Heave Heave (h[=e]v), v. i. 1. To be thrown up or raised; to rise upward, as a tower or mound. [1913 Webster]

And the huge columns heave into the sky. --Pope. [1913 Webster]

Where heaves the turf in many a moldering heap. --Gray. [1913 Webster]

The heaving sods of Bunker Hill. --E. Everett. [1913 Webster]

2. To rise and fall with alternate motions, as the lungs in heavy breathing, as waves in a heavy sea, as ships on the billows, as the earth when broken up by frost, etc.; to swell; to dilate; to expand; to distend; hence, to labor; to struggle. [1913 Webster]

Frequent for breath his panting bosom heaves. --Prior. [1913 Webster]

The heaving plain of ocean. --Byron. [1913 Webster]

3. To make an effort to raise, throw, or move anything; to strain to do something difficult. [1913 Webster]

The Church of England had struggled and heaved at a reformation ever since Wyclif's days. --Atterbury. [1913 Webster]

4. To make an effort to vomit; to retch; to vomit. [1913 Webster]

{To heave at}. (a) To make an effort at. (b) To attack, to oppose. [Obs.] --Fuller.

{To heave in sight} (as a ship at sea), to come in sight; to appear.

{To heave up}, to vomit. [Low] [1913 Webster]

The Collaborative International Dictionary of English. 2000.


Look at other dictionaries:

  • Heave — (h[=e]v), v. t. [imp. {Heaved} (h[=e]vd), or {Hove} (h[=o]v); p. p. {Heaved}, {Hove}, formerly {Hoven} (h[=o] v n); p. pr. & vb. n. {Heaving}.] [OE. heven, hebben, AS. hebban; akin to OS. hebbian, D. heffen, OHG. heffan, hevan, G. heben, Icel.… …   The Collaborative International Dictionary of English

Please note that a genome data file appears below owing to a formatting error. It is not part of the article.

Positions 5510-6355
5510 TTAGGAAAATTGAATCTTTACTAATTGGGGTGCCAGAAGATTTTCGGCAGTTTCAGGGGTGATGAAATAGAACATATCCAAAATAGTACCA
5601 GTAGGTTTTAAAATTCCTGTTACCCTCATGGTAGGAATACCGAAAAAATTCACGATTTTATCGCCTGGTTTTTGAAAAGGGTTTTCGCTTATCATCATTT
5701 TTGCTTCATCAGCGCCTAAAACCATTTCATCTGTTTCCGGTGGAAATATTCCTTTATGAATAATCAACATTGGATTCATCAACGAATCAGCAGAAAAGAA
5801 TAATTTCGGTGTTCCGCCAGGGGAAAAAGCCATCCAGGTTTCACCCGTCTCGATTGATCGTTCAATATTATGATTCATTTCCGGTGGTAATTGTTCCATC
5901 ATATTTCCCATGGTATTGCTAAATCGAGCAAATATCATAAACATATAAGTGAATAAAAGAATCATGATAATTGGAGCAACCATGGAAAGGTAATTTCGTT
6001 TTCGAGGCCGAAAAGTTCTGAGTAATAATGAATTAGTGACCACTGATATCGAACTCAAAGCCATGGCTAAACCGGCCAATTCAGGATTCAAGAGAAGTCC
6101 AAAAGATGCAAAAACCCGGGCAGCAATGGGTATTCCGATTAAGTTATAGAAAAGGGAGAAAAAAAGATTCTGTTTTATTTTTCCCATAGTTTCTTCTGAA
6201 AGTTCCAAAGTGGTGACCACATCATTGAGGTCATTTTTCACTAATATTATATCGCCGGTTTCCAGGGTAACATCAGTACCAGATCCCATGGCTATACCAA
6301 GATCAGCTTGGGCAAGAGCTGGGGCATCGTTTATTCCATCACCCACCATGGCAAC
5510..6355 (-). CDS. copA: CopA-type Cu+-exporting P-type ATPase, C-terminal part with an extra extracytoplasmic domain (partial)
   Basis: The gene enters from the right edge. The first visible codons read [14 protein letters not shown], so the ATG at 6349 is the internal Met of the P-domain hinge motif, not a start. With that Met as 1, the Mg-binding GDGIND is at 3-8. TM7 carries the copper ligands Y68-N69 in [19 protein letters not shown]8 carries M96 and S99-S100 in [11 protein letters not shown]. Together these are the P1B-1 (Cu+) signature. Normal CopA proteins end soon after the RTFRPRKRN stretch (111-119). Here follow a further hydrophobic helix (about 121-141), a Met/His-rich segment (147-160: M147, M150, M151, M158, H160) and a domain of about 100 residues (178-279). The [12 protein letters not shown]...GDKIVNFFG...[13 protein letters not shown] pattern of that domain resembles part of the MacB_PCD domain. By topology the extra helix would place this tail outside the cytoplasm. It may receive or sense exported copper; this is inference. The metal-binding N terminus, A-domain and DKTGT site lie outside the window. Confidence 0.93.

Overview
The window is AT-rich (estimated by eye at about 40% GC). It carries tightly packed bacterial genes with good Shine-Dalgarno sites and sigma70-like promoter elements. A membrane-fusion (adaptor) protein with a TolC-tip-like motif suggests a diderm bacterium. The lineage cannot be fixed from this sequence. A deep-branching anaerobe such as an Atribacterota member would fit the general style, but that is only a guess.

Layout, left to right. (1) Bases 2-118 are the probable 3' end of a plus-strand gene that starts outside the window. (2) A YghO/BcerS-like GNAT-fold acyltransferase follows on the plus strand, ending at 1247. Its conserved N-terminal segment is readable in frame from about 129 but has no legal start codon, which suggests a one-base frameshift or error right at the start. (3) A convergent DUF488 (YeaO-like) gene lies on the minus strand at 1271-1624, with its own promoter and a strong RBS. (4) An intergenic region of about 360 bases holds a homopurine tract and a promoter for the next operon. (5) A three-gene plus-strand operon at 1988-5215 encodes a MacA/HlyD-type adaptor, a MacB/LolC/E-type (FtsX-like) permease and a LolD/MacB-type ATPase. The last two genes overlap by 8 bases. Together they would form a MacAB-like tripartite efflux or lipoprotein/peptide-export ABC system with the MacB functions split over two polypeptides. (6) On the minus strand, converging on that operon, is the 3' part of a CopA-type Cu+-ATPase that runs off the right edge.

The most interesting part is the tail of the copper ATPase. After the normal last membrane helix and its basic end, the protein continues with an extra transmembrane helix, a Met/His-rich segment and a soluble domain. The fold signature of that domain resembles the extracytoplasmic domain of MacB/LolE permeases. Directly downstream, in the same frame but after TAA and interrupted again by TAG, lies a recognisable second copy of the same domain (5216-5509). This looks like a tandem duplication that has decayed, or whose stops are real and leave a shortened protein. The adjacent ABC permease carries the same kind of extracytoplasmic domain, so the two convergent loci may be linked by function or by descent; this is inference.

• heave — heave; heave·less; up·heave; up·heave·ment; …   English syllables

  • heave — ► VERB (past and past part. heaved or chiefly Nautical hove) 1) lift or haul with great effort. 2) produce (a sigh) noisily. 3) informal throw (something heavy). 4) rise and fall rhythmically or spasmodically. 5) …   English terms dictionary

  • Heave — Heave, n. 1. An effort to raise something, as a weight, or one s self, or to move something heavy. [1913 Webster] After many strains and heaves He got up to his saddle eaves. Hudibras. [1913 Webster] 2. An upward motion; a rising; a swell or… …   The Collaborative International Dictionary of English

  • heave — [hēv] vt. HEAVED or (esp. Naut.) hove, heaving, heaved [ME heven < OE hebban, akin to Ger heben (Goth hafjan) < IE base * kap , to seize, grasp > HAVE, L capere] 1. to raise or lift, esp. with effort 2. a) to lift in this …   English World dictionary

  • heave — [v1] lift, throw with effort boost, cast, chuck, drag, elevate, fling, haul, heft, hoist, hurl, launch, pitch, pull, raise, send, sling, toss, tug; concepts 196,222 heave [v2] discharge with force; expel from digestive system by mouth billow,… …   New thesaurus

  • heave — index impel, launch (project), precipitate (throw down violently) Burton s Legal Thesaurus. William C. Burton. 2006 …   Law dictionary

  • heave — hēv vb, heaved; heav·ing vt VOMIT <got carsick and heaved his lunch> vi to undergo retching or vomiting …   Medical dictionary

  • heave — vb raise, *lift, hoist, elevate, boost, rear …   New Dictionary of Synonyms

  • heave — The past tense and past participle is heaved in its ordinary meanings ‘to lift, haul, throw, etc.’ and ‘to utter (a sigh)’, and hove (1) when the meaning is ‘come into view’ • (She hove around the Minister s flank with the effect of an apparition …   Modern English usage

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